Celeste: You decided to self-publish your first book. What kind of research did you do into this before you started? Did you do any courses, or chat to other self-publishers? Did you try publishing your book through regular publishers?

Heather: I did submit The Choo Choo Park to two south African publishers but it wasn’t what they were looking for so I decided to go the self-publishing route. I had heard a lot about self-publishing in writing circles and enrolled for a correspondence course on Self Publishing. I then met Katherine Graham at the Society for Children’s Bookwriters and Illustrators (SCBWI) meetings and she had successfully self-published a number of books. I had many discussions with her and she gave me very valuable advice. I also attended a half-day Self Publishing workshop that she presents. Read more

Little Santa Helpers

Inspired ThingsFor those of you who follow me on social media, you might know that last weekend I was holding a table (well, half a table) at the Thriving Sustainable Craft Market, in Wynberg. Next weekend, Michelle and I will be doing another market, this time in Hout Bay. I got into the Christmas spirit somewhere between then and now and decided to create some happy elves to sell.

These elves were inspired by the little Santa Helpers in the movie ‘Rise of the Guardians.’ They have individually crafted faces and ears, from clay, come in green and red, sport a little bling bling belt and have a bell on top. Oh, and don’t forget their little details on their shoes! In the video below you can see me crafted one of the faces and then the end shot is my prototype that I made. It’s going to be a very, very busy week!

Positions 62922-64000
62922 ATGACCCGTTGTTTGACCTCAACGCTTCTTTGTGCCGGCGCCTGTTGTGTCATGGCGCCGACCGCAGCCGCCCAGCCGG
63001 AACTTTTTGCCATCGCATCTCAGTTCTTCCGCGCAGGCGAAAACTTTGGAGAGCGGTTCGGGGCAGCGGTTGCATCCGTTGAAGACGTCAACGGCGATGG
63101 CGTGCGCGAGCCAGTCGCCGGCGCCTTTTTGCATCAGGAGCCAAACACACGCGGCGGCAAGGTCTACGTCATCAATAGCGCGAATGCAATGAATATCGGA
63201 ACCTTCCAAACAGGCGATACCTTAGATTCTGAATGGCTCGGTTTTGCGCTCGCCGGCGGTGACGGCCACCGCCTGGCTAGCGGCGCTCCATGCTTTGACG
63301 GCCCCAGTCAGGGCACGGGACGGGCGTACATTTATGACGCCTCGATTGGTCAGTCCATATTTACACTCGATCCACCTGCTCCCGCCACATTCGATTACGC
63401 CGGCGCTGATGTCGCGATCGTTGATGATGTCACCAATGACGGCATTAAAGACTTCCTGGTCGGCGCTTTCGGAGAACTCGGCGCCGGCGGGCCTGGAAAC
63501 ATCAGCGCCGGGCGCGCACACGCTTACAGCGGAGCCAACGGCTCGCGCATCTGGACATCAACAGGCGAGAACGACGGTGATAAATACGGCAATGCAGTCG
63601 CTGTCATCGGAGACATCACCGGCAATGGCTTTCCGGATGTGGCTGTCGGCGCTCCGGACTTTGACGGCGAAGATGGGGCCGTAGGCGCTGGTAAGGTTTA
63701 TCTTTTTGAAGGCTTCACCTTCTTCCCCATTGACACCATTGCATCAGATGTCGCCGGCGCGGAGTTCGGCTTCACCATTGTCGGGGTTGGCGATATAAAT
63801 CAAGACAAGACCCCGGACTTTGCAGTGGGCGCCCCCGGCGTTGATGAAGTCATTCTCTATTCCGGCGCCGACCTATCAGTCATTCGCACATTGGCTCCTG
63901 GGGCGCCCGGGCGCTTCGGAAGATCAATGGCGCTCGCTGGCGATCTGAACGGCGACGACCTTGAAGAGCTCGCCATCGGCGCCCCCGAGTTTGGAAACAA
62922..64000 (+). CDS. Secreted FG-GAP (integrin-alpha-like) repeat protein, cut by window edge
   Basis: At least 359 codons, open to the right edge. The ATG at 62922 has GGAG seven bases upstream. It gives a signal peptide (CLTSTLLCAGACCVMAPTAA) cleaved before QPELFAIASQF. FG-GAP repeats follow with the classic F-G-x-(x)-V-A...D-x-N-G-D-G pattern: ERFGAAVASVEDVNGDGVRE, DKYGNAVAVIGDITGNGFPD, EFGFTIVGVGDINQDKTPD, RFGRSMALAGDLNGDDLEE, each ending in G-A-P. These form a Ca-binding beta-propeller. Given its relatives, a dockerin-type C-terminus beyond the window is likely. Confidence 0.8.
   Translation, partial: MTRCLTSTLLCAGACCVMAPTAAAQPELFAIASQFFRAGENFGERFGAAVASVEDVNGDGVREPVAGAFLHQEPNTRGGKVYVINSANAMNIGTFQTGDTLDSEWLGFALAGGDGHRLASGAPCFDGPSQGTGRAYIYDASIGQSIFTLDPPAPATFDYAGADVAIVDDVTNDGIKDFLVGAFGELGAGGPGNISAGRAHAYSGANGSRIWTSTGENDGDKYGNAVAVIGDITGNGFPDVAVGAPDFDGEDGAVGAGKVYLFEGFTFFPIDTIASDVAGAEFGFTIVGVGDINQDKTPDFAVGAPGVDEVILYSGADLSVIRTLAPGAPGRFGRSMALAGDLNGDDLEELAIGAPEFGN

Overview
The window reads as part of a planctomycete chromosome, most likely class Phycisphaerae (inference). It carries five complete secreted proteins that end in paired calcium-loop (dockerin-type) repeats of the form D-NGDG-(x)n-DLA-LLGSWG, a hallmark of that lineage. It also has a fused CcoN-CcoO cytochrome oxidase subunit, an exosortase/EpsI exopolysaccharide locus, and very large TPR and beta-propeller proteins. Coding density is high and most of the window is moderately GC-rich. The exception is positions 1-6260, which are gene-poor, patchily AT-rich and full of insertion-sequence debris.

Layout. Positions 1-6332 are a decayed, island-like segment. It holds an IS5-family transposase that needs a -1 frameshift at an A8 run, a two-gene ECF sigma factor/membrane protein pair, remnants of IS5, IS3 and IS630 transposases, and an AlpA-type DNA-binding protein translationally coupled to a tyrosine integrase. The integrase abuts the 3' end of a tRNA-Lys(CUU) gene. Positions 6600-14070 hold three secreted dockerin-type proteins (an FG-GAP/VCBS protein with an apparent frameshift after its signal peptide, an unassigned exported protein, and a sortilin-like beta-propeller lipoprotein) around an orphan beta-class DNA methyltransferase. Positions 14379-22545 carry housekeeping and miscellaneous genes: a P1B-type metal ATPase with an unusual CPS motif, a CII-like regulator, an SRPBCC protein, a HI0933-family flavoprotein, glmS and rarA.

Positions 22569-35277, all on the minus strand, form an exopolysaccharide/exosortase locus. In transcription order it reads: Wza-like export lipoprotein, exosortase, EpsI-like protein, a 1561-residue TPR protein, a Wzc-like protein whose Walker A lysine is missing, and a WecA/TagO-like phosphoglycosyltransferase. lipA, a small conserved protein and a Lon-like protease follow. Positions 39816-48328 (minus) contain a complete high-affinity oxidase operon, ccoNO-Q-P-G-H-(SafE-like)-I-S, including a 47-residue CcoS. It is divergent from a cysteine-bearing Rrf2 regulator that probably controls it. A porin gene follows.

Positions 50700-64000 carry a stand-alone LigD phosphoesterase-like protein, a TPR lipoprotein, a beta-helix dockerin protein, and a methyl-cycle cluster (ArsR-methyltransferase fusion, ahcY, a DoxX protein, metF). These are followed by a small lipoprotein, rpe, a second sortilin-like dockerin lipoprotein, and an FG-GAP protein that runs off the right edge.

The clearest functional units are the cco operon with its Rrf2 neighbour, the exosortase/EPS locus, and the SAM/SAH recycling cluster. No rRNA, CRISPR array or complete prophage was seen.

The craft market we will be at is the Green Faerie Market, Sunday 6 November 2016, 10am to 5pm at Kronendal Primary School.

I will be making about 15 – 20 elves for the fair (will see how it goes!). If you can’t make the fair and would like to have one of the elves, please feel free to contact me. I’ll be selling them for R100 each.

I have also started a page on facebook for my arts and crafts items, called ‘Inspired Things.’ If you would like to be informed via the social media platform of all my bits-and-bobs, then please go and like the page to stay updated. Read more

2017 Yoga Illustrated Calenders

I am currently doing the last illustrations for my 8-Limbs of Yoga Calender, 2017. The calender is inspired by my own activities this year, where I launched into full time illustration work, as well as starting studying Integral Hatha Yoga, with the Yoga Academy, here in Cape Town.

The characters in the calender are animals, which has sort of become a bit of a trademark with me, as I have gotten a lot of animal books this year, including Penguin Palace by Helen Brain, Collective Nouns by Julia Richman and Three Detectives by Vi Le Roux, to name a few. I have sported my yoga-happy creatures in official asana’s (poses), from an apanasana pig, through to a giraffe in chakrasana. Each one is also presenting one of the 8-limbs of yoga, according to Patanjali’s Yoga Sutra. These 8-limbs form the structural framework for yoga practice. Read more

Interview with Michelle Ainslie – Online Writing Course

south african children books

Celeste: Hi Michelle! First of all, thanks so much for chatting to me. Can you just tell everyone a little about yourself to kick off?

Michelle: Hi Celeste! Thanks so much for having me.  I am a freelance writer and have been in the publishing industry for over a decade now.  I have surrounded myself with authors and books and writing my whole life.  I have recently started to join my 3 passions which are writing, books and depression.  The last bit sounds weird, but you will be amazed at how many authors and creative people battle with depression on a daily basis.  So, as you will see in the image below, I have found ways to join my skills and interests into a really fantastic career.   Read more